Interesting Wrinkle in Jordan Montgomery’s Free Agency, Cubs May Be Over CBT Level Already

We’re just 10 days away from the start of the regular season and several big-name free agents are still searching for teams. Even signing immediately would leave too little time for starting pitchers to get ramped up by Opening Day, but Jordan Montgomery may have added incentive to wait longer. As noted by Greg Zumach of North Side Bound, a wrinkle in the qualifying offer system could delay the lefty’s inevitable decision.

Montgomery seemed to have a leg up on some of his colleagues because he hadn’t declined a qualifying offer and thus was not saddled with the associated penalties. But if we look at the deals being offered at this point, it seems likely that Montgomery may be looking at a contract with at least one early opt-out. If he exercises that option, however, he would very likely head back to the market next year with scarlet letters on his chest.

Unless, as Zumach pointed out, he waits until after the start of the season to sign. According to the CBA, players must be continuously under reserve to the same team since Opening Day of the previous season in order to be eligible for a QO.

With that in mind, it’s entirely possible Montgomery has already reached a tentative agreement with a team and is simply waiting to sign until the end of the month. Or perhaps Scott Boras is fielding multiple offers and using this point as leverage for a bigger guarantee. Either way, it’s a great find by Zumach and something worth watching.

As for whether and how this could impact the Cubs, well, that is another interesting topic. I don’t tend to believe they’re hot after Montgomery and Sahadev Sharma reported recently that they “don’t appear to be a real contender” for his services, particularly given their payroll situation. Unless Montgomery ends up taking a deal for under $20 million in average annual value, which is hard to imagine if he’s forced to accept the kind of pillow contract he has reportedly refused to do so far, inking him could push Chicago into the second penalty tier.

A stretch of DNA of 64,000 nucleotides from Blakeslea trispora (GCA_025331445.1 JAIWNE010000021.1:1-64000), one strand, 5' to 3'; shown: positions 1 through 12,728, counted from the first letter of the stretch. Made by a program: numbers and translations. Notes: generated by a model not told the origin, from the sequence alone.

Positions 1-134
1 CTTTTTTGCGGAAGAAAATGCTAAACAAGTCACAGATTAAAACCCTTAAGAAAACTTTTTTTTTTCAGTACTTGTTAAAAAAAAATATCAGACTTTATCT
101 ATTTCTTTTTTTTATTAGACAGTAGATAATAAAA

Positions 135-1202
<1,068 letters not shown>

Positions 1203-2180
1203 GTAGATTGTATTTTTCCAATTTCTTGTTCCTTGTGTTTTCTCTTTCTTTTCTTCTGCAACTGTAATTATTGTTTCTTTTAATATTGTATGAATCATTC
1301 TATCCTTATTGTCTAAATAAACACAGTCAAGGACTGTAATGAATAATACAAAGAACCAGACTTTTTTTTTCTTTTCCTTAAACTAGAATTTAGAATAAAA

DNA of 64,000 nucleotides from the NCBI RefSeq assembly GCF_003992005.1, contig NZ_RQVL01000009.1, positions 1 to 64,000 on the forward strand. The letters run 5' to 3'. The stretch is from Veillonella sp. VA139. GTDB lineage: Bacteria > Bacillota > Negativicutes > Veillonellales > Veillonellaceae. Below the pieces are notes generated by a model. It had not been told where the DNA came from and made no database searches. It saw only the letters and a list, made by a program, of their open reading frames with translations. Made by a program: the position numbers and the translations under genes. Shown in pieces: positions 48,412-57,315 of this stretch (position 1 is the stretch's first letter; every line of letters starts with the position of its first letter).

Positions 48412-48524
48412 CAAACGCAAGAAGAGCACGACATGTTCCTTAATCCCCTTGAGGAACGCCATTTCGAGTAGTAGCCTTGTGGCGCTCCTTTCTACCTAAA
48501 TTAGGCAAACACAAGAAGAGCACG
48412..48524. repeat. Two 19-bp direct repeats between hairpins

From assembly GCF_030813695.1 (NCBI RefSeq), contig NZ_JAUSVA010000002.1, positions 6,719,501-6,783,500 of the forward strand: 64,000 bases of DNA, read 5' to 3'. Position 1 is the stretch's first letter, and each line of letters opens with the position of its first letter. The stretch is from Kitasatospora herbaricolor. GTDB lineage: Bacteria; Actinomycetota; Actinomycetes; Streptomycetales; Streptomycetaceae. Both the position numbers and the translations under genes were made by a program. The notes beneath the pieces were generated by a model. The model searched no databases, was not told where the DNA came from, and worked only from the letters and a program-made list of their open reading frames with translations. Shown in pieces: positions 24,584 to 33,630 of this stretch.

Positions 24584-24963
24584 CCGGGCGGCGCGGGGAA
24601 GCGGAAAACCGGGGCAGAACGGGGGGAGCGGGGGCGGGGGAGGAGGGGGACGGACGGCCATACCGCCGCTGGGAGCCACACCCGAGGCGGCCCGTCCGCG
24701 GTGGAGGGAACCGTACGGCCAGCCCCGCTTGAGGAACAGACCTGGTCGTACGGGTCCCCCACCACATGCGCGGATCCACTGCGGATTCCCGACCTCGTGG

Please understand that I’m not saying they shouldn’t push payroll to that point, as I’m all in favor of them spending as much as possible. Rather, it’s a matter of keeping with the idea that they probably view that $257 million level as a far more firm cap than $237 million. And if we can trust the estimates at Roster Resource, the Cubs are already a skosh past that first level at $237,055,715 as of this publication. There’s still plenty of noise in there, not to mention a lot of time to move one way or the other based on transactions during the season, but we can be sure they’re at least very close to penalty range.

As such, is Montgomery a guy they view as being worth pushing up against or into the second tier of luxury taxes? I don’t think so, especially when they’ve already got three southpaws in the rotation. It would be a very different story if Montgomery is willing to bet on himself with a short-term deal for less than $20 million AAV, but that seems more than a little unlikely for reasons laid out above. But hey, it’s been a really weird free agency period.

We know the Cubs like to be opportunistic with additions, so, even as long as the odds might look in some cases, I won’t count them out on Montgomery or anyone else until those players sign elsewhere.

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